Late last year, Bermuda became the first country to take away gay marriage after only just legalizing it in the country. That has now set a terrible precedent where a country has taken back the right for same-sex couples to get married.
Now, it seems that Taiwan is in a battle of its own to maintain its gay marriage rights.
Several religious groups have banned together to start an appeal of the court ruling that legalized same-sex marriage in the country.
Taiwan became the first Asian country to legalize marriage equality after the Constitutional Court ruled that it was discriminatory to prohibit same-sex couples from marrying. It then ordered Taiwan’s parliament to change the law to support marriage equality by 2019.
Unfortunately, the law hasn’t been changed yet, and now religious groups are fighting to keep it that way.
According to the Taipei Times, the Alliance of Taiwan Religious Groups for the Protection of the Family submitted a petition to the Constitutional Court yesterday (February 14) while protestors stood outside.
Chang Shou-yi, the leader of the Alliance, said the petition was being submitted because they believe the original ruling was unlawful.
“The interpretation and the reasons given by the Council of Grand Justices in its ruling contravene articles of the Constitution,” he told the Taipei Times.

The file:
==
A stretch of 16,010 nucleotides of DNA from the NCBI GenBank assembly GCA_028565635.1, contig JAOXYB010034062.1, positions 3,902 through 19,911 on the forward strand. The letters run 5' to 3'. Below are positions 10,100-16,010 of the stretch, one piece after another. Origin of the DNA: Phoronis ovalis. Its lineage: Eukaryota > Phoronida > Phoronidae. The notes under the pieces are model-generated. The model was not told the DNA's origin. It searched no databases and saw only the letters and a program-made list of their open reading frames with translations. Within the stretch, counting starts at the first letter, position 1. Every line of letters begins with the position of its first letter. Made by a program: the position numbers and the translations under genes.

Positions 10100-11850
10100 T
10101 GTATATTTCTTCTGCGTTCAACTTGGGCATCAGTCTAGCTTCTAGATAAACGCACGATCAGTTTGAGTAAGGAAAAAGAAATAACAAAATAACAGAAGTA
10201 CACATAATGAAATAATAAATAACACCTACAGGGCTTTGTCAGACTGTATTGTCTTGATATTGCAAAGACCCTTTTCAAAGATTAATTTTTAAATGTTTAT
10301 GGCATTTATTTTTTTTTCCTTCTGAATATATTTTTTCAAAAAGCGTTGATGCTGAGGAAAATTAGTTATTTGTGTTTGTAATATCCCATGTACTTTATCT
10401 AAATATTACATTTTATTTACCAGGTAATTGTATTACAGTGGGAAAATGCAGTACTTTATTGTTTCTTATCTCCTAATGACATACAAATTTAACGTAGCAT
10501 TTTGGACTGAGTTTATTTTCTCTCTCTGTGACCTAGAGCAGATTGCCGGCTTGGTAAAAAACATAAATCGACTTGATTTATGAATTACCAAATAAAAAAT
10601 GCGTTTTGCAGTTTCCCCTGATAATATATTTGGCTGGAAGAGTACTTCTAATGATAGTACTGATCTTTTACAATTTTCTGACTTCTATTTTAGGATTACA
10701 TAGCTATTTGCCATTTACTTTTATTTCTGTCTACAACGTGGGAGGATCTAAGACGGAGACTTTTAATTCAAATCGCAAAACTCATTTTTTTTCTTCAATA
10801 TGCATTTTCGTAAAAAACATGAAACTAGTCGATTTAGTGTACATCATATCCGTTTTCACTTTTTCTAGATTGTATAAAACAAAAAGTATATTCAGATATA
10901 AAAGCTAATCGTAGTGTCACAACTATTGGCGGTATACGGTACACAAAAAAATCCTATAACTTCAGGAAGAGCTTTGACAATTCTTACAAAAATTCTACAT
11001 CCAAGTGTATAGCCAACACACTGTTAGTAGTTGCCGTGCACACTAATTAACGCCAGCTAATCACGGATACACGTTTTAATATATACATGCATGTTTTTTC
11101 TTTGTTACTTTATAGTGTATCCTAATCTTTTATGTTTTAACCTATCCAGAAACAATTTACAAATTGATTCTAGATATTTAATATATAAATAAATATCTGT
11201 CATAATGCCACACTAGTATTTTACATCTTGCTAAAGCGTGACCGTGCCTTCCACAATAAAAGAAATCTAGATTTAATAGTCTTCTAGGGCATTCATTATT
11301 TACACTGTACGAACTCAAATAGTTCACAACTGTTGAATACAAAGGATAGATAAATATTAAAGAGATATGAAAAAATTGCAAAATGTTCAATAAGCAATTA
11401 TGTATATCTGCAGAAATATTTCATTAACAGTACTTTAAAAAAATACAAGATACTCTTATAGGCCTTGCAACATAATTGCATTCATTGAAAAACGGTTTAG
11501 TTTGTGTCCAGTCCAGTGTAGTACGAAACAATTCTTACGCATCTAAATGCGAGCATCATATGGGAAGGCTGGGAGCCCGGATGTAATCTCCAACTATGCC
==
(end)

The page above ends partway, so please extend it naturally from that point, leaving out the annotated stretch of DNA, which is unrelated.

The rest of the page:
“Therefore, we ask the High Administrative Court judges to have the conscience and moral integrity to rule on our appeal through their own independent stance, and not to cave in to political influence and forces of intimidation, and to reach a decision conforming to the freedoms and values of our democratic society.”
On top of all that, the Alliance has also submitted a petition to the Central Election Commission to hold a referendum on the topic.
Do you agree that the government should keep the current definition of marriage as between a man and a woman and pass a separate law to protect the right of a same-sex couple to live together,’” The referendum petition asks.
The Alliance was able to get 3,549 signatures when they only needed 1,879.
If the Election Commission approves the proposal, the Alliance will need an additional 281,745 signatures to become a formal referendum.
Unfortunately, they may just get those signatures.
As we reported last year, the public opinion on the ruling was almost split down the middle right before the Constitutional Court decided. As such, there are still many people displeased with the decision that was made.
We'll keep you updated as the situation in Taiwan progresses.